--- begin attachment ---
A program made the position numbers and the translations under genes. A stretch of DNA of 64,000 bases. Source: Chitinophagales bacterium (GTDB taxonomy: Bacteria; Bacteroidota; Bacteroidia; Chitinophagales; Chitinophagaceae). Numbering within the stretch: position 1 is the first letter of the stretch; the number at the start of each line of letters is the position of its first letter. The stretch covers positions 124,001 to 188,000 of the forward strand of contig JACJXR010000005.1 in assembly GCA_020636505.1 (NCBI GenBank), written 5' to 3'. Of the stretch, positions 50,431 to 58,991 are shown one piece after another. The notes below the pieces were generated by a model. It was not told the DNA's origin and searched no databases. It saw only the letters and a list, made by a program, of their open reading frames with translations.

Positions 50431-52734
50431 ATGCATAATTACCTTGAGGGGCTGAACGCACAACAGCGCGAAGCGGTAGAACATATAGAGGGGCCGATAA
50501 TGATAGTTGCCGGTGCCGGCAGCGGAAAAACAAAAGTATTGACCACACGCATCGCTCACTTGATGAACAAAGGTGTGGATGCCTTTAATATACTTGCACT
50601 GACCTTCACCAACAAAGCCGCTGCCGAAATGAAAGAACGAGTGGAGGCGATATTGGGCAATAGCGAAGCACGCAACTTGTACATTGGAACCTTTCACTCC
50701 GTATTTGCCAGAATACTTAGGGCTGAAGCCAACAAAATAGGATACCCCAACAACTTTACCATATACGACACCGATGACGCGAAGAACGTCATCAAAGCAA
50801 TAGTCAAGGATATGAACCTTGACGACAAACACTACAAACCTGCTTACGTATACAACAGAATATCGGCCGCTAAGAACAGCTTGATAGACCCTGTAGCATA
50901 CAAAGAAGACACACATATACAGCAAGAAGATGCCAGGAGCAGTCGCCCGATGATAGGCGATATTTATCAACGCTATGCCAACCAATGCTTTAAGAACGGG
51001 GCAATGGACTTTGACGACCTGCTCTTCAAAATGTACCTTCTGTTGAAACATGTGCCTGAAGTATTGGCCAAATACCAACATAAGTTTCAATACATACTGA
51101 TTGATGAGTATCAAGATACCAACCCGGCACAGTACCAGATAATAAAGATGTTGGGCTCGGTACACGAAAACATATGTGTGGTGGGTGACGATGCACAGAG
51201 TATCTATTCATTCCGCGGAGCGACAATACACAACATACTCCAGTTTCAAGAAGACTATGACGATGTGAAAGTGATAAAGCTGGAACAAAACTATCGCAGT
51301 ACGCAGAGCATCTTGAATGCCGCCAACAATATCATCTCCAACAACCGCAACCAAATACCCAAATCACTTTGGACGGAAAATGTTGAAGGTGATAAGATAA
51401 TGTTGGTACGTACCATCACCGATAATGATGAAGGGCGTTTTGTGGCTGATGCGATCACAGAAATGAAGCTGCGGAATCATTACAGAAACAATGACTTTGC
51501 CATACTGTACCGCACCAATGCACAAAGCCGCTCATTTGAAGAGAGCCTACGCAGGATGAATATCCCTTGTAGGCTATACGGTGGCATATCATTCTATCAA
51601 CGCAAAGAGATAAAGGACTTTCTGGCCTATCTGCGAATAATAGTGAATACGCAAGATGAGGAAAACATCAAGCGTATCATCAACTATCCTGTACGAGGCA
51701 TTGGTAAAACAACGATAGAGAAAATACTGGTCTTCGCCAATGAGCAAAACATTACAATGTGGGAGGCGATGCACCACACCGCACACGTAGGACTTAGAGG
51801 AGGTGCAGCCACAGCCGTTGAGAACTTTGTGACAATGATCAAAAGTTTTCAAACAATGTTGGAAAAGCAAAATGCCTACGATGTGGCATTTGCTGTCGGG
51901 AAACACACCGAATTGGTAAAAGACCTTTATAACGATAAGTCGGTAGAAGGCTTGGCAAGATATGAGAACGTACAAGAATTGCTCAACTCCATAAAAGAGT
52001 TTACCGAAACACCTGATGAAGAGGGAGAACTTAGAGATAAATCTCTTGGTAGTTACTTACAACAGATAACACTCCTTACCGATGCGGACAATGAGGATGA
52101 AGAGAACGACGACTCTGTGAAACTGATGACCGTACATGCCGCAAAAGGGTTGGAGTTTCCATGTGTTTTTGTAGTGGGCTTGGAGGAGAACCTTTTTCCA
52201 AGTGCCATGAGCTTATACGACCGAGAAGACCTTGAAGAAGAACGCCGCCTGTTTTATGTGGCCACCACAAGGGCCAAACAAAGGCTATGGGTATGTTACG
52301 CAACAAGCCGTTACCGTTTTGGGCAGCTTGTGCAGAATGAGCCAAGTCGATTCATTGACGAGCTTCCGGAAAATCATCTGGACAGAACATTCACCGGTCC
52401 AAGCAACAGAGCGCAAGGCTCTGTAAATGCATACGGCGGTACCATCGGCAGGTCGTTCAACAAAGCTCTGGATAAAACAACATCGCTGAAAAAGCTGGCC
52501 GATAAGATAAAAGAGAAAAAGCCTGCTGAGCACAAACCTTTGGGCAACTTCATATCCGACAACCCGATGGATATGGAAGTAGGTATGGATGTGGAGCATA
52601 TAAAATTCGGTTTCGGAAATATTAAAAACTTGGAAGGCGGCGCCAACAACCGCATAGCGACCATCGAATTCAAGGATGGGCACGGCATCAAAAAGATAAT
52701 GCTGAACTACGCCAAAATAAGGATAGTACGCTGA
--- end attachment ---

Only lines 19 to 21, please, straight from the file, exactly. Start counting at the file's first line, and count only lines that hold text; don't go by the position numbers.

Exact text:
52001 TTACCGAAACACCTGATGAAGAGGGAGAACTTAGAGATAAATCTCTTGGTAGTTACTTACAACAGATAACACTCCTTACCGATGCGGACAATGAGGATGA
52101 AGAGAACGACGACTCTGTGAAACTGATGACCGTACATGCCGCAAAAGGGTTGGAGTTTCCATGTGTTTTTGTAGTGGGCTTGGAGGAGAACCTTTTTCCA
52201 AGTGCCATGAGCTTATACGACCGAGAAGACCTTGAAGAAGAACGCCGCCTGTTTTATGTGGCCACCACAAGGGCCAAACAAAGGCTATGGGTATGTTACG